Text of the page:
“What Does This Mean?”
“What does this mean?” I stopped the scripture there this morning, even though typically on Pentecost Sunday we keep reading. We pass quickly over the question, “What does this mean?” and keep reading about the disciple Peter’s idea of what it means. We keep reading and chuckle when those who were speaking and understanding new languages were accused of being drunk – and oddly, the scripture makes sure to record Peter as saying that, no, they cannot be drunk because it is only 9am. We keep reading, quickly passing over the question, “What does this mean?” to hear an explanation, which Peter tries to offer by quoting scripture. We quickly pass over the question, “what does this mean?”. But, I don’t want us to do that this year. I don’t want us to quickly pass over the questions, I don’t want us to rush to find answers, I don’t want us to offer quick interpretations about God and the Holy Spirit. I want to sit with the question, “What does this mean?” because it is a question prompted, not by human actions, but by the Holy Spirit.
Pentecost Sunday is the day in the church calendar when we celebrate two things: the arrival of the Holy Spirit, that deeply mysterious, invisible but ever-present blessing of God, and the birth of the church. We have reached the point in the Biblical story when the resurrected Jesus has ascended, and for the first time his followers are without him. But, just as Jesus promised, he did not abandon them – God sent them a Great Advocate, the Holy Spirit, the presence of God that cannot be separated from humanity. And that Great Advocate, the Holy Spirit, came into the world as if a great wind and tongues of fire. It rested upon all those who were gathered and, for a moment, barriers were broken and they could truly understand one another. It was a extraordinary thing, and the people rightly asked, “What does this mean?” But, almost immediately, doubt crept in. Scornful words, “they’re drunk” were the first uttered. Peter then steps in and offers an explanation, using scripture to prove his point, and the question “What does this mean?” is passed over as if it doesn’t matter.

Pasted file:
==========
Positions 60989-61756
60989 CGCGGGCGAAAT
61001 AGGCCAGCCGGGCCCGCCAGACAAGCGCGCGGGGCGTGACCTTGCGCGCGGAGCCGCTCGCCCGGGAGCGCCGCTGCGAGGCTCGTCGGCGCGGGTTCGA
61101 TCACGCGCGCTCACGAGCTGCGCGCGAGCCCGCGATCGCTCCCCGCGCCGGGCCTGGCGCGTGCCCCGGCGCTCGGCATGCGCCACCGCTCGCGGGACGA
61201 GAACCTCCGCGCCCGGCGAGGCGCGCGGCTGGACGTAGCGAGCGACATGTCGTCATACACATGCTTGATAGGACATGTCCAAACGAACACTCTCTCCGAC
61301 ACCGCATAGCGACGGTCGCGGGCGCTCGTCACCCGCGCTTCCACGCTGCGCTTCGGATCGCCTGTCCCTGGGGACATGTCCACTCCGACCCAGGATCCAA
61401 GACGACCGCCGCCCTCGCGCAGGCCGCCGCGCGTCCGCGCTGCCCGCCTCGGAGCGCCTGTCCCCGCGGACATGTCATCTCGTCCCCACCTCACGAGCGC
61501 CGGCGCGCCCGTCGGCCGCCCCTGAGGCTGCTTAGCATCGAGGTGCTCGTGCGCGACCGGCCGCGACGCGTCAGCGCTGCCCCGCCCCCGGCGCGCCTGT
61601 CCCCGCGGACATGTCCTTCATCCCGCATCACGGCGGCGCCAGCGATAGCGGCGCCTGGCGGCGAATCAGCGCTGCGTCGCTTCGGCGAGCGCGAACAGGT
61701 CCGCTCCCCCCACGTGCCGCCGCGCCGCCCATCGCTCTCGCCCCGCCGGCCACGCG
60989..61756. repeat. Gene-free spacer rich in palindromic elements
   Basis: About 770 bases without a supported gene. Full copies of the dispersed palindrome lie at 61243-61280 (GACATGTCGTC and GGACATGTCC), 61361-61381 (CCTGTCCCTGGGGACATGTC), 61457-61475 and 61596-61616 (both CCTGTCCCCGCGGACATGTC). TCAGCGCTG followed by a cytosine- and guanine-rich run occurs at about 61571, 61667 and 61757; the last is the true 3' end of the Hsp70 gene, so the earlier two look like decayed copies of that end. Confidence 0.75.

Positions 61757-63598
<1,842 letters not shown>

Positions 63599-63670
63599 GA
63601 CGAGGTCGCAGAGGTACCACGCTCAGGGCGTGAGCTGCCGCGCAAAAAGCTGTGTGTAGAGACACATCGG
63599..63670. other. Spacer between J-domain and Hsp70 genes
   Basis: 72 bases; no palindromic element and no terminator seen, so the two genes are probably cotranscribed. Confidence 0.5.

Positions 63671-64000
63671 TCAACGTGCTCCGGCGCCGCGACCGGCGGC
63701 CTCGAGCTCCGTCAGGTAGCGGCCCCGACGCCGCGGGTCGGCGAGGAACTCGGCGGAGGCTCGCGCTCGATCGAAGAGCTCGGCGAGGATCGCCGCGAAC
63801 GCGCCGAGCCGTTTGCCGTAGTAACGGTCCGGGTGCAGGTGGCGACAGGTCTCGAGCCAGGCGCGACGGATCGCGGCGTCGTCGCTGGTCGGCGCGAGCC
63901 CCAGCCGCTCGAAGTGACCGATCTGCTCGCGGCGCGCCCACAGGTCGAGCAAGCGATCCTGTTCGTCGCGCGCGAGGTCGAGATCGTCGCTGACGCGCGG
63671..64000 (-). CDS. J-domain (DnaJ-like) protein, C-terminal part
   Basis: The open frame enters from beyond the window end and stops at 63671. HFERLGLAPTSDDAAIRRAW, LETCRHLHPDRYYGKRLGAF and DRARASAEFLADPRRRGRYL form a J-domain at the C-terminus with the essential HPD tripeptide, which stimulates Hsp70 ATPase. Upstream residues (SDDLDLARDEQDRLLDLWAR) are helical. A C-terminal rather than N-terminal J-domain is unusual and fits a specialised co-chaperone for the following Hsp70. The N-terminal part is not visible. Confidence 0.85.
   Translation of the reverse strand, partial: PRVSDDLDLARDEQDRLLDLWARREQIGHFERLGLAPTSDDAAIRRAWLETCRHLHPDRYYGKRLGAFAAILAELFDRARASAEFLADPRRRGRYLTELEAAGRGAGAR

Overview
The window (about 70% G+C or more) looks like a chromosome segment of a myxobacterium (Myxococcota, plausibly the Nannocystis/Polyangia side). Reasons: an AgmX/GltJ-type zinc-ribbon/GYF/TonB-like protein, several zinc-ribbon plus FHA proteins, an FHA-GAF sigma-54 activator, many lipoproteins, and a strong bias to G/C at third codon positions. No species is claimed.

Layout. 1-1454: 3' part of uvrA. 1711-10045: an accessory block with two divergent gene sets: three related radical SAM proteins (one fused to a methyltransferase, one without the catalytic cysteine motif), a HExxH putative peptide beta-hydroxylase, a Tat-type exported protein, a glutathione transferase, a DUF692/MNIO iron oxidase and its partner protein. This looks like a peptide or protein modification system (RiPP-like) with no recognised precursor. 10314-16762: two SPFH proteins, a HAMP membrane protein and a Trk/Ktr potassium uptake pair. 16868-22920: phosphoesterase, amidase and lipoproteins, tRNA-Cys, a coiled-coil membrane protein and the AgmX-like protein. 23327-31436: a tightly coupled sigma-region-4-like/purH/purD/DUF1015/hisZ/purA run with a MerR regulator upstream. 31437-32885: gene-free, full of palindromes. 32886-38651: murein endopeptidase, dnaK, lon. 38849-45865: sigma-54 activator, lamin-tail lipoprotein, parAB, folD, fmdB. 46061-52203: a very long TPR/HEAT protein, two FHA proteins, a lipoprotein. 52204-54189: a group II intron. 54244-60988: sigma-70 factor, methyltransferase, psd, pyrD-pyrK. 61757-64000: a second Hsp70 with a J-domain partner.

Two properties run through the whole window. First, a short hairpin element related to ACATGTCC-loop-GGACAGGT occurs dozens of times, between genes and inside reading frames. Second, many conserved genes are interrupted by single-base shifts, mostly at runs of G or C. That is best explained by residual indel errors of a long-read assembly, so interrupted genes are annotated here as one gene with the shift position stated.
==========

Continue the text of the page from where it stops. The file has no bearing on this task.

But that question does matter. When we question things, when we question leaders, when we question politicians, when we question God – it matters. But, far too often, we ask our question, “what does this mean?” and the question is snatched away from us and we are offered an explanation. “What does this mean?” we ask leaders – ‘it means what I have been telling you all along, so stop asking the question and simply trust me,’ we hear back. “What does this mean?” we ask politicians – ‘it means that you should vote for me, and you should stop asking me to explain why,’ we hear back. “What does this mean?” we ask God – and…and if we are lucky, no one will hear our question just to take it away. If we are lucky, we can ask God our question and if we are brave, we can open ourselves to the answers, even if they are not what we want to hear.
I have been asking the question a lot lately. “There is not enough adequate and affordable healthcare in our country even during a pandemic…what does this mean?” “We are being told to value money over human life…what does this mean?” “We hear that church isn’t church unless it happens in a certain type of building…what does this mean?” “100,000 people have died in our country and all we seem to talk about is the President’s latest Tweet…what does this mean?” “Amoud Arbery is murdered while jogging by two white men who admit and defend their action, and no charges are brought until the public sees a video and demands justice…what does this mean?” “White people can enter a capital building carrying automatic weapons and nothing happens to them, but an unarmed George Floyd is killed by police while pleading that he can’t breathe…what does this mean?”